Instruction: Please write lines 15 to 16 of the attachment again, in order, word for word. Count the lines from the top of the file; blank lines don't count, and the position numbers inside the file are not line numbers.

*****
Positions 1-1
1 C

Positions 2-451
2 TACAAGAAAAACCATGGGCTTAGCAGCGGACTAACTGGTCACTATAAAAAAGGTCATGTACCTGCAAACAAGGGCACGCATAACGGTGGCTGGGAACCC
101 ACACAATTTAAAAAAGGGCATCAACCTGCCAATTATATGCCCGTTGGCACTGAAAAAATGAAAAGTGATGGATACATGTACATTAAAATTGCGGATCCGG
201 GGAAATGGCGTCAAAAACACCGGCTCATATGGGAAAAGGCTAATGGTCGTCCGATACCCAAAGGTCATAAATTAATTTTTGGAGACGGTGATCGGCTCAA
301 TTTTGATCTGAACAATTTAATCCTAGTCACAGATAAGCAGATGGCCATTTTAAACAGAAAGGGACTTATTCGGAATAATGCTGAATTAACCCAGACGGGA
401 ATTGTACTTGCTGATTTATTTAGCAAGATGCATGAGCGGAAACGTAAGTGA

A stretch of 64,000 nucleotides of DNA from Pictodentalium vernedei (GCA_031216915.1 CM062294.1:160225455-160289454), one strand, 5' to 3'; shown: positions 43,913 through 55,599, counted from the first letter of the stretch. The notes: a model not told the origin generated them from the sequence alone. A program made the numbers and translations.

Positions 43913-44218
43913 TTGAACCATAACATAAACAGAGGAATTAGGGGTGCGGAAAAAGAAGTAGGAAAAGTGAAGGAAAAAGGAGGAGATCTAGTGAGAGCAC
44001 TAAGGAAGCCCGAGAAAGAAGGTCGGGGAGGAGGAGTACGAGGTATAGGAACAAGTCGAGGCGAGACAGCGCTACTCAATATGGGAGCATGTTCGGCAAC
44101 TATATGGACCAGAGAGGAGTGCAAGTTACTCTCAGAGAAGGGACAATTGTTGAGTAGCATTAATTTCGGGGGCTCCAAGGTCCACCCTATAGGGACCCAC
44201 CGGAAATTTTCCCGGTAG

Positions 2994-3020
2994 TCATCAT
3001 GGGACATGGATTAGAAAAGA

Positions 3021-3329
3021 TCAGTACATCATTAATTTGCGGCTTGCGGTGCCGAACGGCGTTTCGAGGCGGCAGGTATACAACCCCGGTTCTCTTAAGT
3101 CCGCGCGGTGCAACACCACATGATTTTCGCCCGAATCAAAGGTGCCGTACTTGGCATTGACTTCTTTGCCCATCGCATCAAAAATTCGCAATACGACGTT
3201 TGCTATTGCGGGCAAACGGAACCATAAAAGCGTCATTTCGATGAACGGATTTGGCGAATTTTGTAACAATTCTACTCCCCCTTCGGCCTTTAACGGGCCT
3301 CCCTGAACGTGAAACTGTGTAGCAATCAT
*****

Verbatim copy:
Positions 2994-3020
2994 TCATCAT